I felt empowered to go into school and tell Miss E's teacher that she would not be doing all the homework she was set, she cannot cope and I refuse to put her under that kind of pressure and make her unhappy. Luckily enough he was fine with this and understood what I was saying, the challenge has been to help the children understand that we are in charge of their learning and not school.
Even in the introduction to the book I started to underline, make notes and be impacted by this book. It is shocking to think we are creating a nation of anxious children. Depressed children in primary school, it just shouldn't be happening. I need to share with you the ending from the introduction to the book as it gives such a good indication of Tanith's no-nonsense writing style -
This book asks you to examine what you mean by being successful parent. Should we judge ourselves on our ability to turn our offspring into high-achievers who gain entry to the top universities and get the best jobs in order to buy nice houses, holidays and expensive cars?
Or should we judge ourselves on our ability to guide our children towards becoming happy, ethical, compassionate people who like themselves and value the world around them?
Of course, put like this, its a no-brainer. My question is why are we still raising children as if we don't know the answer?Do you see what I mean? Tanith has the ability to challenge your thinking without it being judgemental or preachy. She shares lots of real life case studies and draws on her own experience as a parent and combines this with solid research to make a really readable book.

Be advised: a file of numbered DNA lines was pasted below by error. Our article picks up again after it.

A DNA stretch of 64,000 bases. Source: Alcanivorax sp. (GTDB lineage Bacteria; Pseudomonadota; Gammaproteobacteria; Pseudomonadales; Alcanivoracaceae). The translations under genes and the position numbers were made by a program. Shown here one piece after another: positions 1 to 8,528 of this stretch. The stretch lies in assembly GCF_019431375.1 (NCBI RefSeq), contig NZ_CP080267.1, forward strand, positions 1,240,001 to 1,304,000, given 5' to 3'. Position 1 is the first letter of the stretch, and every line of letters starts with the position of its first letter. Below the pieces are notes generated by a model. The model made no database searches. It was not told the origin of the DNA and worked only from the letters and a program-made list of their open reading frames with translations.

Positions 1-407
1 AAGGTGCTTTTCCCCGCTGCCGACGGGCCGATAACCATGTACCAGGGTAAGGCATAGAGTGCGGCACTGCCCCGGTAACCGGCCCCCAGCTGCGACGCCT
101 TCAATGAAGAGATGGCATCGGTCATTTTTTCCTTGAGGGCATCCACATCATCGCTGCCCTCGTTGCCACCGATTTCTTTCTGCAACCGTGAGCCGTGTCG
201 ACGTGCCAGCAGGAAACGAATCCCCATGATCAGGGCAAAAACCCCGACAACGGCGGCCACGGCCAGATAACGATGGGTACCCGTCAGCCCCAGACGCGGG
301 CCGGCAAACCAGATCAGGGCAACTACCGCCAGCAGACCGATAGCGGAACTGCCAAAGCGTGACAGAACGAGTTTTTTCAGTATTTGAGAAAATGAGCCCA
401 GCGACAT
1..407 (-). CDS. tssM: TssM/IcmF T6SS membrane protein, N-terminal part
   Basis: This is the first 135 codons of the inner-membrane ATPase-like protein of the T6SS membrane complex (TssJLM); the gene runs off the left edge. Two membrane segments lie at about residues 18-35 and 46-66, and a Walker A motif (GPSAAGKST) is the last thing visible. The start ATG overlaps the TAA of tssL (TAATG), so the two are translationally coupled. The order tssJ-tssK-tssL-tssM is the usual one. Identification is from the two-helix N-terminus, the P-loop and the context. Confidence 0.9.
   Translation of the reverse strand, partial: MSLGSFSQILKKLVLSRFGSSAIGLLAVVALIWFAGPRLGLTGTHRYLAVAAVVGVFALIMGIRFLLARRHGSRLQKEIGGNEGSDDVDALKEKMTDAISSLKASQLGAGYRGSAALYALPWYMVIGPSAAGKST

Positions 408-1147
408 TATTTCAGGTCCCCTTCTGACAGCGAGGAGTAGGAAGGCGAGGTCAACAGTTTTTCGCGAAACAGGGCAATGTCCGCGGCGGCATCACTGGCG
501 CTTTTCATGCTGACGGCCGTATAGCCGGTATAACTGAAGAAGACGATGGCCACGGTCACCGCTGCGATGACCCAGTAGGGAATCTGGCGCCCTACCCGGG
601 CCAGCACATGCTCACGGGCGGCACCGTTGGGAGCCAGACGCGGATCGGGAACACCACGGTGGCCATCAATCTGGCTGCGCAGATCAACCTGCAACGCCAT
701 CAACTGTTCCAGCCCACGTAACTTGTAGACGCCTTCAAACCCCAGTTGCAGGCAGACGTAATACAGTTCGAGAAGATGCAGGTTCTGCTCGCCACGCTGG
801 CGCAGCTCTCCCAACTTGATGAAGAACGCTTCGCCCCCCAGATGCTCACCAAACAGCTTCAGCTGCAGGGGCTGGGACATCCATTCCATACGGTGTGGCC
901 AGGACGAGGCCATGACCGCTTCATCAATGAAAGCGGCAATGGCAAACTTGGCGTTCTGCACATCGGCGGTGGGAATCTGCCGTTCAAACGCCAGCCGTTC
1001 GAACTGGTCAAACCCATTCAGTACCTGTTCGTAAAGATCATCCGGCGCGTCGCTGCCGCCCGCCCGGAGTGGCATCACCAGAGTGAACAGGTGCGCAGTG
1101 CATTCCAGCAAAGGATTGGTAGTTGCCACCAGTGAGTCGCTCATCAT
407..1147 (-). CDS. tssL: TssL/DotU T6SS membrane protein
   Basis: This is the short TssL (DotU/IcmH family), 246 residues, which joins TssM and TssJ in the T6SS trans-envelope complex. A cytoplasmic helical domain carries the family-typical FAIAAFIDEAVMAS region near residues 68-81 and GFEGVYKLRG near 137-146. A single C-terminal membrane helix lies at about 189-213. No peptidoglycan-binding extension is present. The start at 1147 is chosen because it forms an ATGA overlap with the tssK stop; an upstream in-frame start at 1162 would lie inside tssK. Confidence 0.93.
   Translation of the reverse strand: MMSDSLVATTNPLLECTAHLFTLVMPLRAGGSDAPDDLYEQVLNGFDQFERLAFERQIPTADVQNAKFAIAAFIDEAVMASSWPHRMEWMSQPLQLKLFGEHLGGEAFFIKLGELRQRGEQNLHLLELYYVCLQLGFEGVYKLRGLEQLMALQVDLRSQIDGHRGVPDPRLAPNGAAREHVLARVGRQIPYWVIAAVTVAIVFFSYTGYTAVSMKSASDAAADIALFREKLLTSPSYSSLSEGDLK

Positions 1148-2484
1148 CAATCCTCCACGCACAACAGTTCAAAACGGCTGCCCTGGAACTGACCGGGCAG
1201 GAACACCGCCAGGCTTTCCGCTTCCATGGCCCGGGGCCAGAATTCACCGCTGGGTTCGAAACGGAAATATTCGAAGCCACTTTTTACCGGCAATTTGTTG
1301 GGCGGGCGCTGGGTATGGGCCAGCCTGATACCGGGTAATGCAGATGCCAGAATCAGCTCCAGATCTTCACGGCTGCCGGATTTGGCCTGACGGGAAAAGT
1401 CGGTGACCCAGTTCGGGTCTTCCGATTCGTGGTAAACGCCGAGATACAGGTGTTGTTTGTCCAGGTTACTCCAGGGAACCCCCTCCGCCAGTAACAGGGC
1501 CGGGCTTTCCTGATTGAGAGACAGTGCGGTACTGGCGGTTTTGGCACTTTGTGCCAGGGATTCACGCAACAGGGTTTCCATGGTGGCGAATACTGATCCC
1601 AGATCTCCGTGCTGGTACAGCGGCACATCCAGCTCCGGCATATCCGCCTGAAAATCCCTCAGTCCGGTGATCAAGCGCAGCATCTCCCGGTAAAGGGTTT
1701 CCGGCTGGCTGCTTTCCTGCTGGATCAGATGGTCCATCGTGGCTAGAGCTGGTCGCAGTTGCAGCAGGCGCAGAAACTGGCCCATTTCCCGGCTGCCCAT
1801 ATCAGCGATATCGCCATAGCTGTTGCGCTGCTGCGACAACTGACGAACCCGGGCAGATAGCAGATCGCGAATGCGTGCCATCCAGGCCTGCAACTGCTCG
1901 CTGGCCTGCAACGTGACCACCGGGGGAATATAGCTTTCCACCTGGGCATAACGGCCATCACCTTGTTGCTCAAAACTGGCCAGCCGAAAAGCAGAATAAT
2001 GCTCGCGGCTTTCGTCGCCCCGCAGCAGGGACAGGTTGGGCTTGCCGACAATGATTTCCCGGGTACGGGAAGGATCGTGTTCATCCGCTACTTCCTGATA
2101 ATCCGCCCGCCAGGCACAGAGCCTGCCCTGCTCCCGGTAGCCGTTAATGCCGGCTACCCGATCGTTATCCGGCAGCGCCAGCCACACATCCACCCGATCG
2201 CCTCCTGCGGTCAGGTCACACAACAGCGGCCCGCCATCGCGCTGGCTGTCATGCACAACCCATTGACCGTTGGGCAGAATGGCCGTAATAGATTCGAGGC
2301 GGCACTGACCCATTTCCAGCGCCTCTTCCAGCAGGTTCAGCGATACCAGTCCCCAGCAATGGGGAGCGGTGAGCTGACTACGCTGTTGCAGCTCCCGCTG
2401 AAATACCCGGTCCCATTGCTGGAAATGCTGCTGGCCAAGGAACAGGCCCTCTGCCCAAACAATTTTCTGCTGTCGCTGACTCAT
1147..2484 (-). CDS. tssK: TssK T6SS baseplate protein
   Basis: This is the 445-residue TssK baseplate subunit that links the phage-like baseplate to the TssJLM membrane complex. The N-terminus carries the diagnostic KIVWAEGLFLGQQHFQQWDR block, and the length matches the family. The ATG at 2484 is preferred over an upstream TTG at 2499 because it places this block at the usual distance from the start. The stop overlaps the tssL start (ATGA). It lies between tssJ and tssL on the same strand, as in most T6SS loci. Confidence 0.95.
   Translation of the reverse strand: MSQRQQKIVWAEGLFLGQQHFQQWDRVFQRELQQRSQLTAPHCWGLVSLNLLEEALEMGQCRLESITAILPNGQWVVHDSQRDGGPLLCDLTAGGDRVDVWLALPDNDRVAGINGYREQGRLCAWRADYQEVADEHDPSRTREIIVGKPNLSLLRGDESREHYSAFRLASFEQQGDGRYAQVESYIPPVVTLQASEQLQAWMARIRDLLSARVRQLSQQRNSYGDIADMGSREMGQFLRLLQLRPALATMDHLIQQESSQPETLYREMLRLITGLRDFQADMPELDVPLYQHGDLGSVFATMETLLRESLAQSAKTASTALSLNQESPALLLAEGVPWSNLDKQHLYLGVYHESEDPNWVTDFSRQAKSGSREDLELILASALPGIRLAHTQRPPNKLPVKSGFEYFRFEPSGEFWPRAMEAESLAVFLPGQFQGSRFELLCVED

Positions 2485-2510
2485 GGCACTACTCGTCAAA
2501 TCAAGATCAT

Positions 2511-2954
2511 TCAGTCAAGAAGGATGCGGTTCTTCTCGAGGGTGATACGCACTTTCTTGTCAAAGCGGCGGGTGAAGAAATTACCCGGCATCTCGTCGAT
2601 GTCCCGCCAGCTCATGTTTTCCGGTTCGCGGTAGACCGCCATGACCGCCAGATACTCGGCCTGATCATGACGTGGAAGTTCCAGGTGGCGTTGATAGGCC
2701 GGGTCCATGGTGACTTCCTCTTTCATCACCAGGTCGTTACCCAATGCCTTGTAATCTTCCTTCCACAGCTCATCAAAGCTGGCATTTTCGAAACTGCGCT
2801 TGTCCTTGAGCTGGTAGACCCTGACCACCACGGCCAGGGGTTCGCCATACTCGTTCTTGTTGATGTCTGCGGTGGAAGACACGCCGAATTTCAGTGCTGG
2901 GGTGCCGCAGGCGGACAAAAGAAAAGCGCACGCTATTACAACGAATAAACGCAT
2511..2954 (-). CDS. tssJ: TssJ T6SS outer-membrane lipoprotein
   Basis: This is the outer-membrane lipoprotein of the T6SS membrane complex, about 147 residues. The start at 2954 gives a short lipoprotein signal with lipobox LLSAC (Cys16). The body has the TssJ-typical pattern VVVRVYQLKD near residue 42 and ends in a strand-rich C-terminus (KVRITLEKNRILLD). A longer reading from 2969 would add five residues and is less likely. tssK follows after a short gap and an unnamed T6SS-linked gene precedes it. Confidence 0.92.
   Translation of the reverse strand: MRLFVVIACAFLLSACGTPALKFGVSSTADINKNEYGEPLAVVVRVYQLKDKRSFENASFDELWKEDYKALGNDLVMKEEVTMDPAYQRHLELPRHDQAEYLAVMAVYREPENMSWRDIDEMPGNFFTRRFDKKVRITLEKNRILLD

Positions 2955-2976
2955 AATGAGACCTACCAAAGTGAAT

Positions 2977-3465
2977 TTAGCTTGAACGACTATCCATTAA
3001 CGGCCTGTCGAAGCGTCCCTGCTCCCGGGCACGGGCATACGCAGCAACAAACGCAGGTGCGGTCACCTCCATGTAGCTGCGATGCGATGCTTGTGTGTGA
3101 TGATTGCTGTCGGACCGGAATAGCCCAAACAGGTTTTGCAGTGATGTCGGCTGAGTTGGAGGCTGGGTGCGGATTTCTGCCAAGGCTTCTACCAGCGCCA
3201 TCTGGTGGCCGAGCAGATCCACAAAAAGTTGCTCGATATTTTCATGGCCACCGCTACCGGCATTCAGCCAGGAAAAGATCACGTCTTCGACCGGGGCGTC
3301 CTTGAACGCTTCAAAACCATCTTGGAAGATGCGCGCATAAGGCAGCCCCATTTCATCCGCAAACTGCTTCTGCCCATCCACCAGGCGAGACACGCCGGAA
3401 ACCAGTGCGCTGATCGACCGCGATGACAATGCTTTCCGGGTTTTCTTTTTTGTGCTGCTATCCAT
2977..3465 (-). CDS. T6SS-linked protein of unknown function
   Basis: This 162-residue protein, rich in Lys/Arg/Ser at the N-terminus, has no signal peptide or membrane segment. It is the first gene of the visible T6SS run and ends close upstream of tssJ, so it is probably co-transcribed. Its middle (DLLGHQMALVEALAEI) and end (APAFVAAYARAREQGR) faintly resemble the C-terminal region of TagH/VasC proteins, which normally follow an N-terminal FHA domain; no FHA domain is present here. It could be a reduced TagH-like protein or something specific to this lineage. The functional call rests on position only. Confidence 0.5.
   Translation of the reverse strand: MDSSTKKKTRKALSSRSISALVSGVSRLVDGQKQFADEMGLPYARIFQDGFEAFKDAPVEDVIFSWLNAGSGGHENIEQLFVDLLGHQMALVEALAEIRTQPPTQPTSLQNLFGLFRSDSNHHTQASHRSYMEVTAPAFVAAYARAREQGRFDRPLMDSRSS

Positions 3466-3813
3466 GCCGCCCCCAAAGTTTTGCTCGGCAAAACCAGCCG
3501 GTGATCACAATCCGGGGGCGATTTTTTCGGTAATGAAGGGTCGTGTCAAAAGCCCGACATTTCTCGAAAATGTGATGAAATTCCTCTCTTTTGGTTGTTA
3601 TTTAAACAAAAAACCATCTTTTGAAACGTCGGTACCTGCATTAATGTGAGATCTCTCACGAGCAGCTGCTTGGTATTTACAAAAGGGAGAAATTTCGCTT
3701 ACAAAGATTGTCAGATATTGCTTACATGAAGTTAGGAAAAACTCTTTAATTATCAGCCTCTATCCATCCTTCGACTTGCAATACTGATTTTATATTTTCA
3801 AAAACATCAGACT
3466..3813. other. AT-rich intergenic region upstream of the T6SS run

The book is split into three sections. The first looks at how we ended up where we are today, what created the rise of the tiger parent? It was interesting to read the examples of the education systems in China and Japan and to see how apparently high and successful grades correlate with unhappy children and high suicide rates. There have been so many factors contributing in the UK too though and we are reminded that 'our children have not had time to work out their own strengths, before they get judged in contests they didn't ask to compete in'.
Part two explores how competition affects our children and that is competition in all ways, self enforced, put-upon by parents, teachers, peers and other well meaning people and it is horrifying to read about the rise in teenage suicides and self harm. This part of the books closes by asking us to recognise that competition sucks the joy out of parenting and diminishes our appreciation of our child as a unique being.
The last part of the book focuses on helping you shed your tiger parenting stripes and it would be easy to think this does not apply to you if you are not a pushy parent but actually I found this part really helpful and it gave me a list of tactics that I want to ensure I employ to help each of my children flourish and really be themselves. I'll publish another post with those later this week.
I suspect you can tell that I really enjoyed this book and I'm happy to recommend it. Taming the Tiger Parent by Tanith Carey went on sale this week and I see it is currently £6.29 on Amazon.
Disclosure: I was sent this book free of charge for the purpose of this review. I have not been instructed what to write and I remain honest.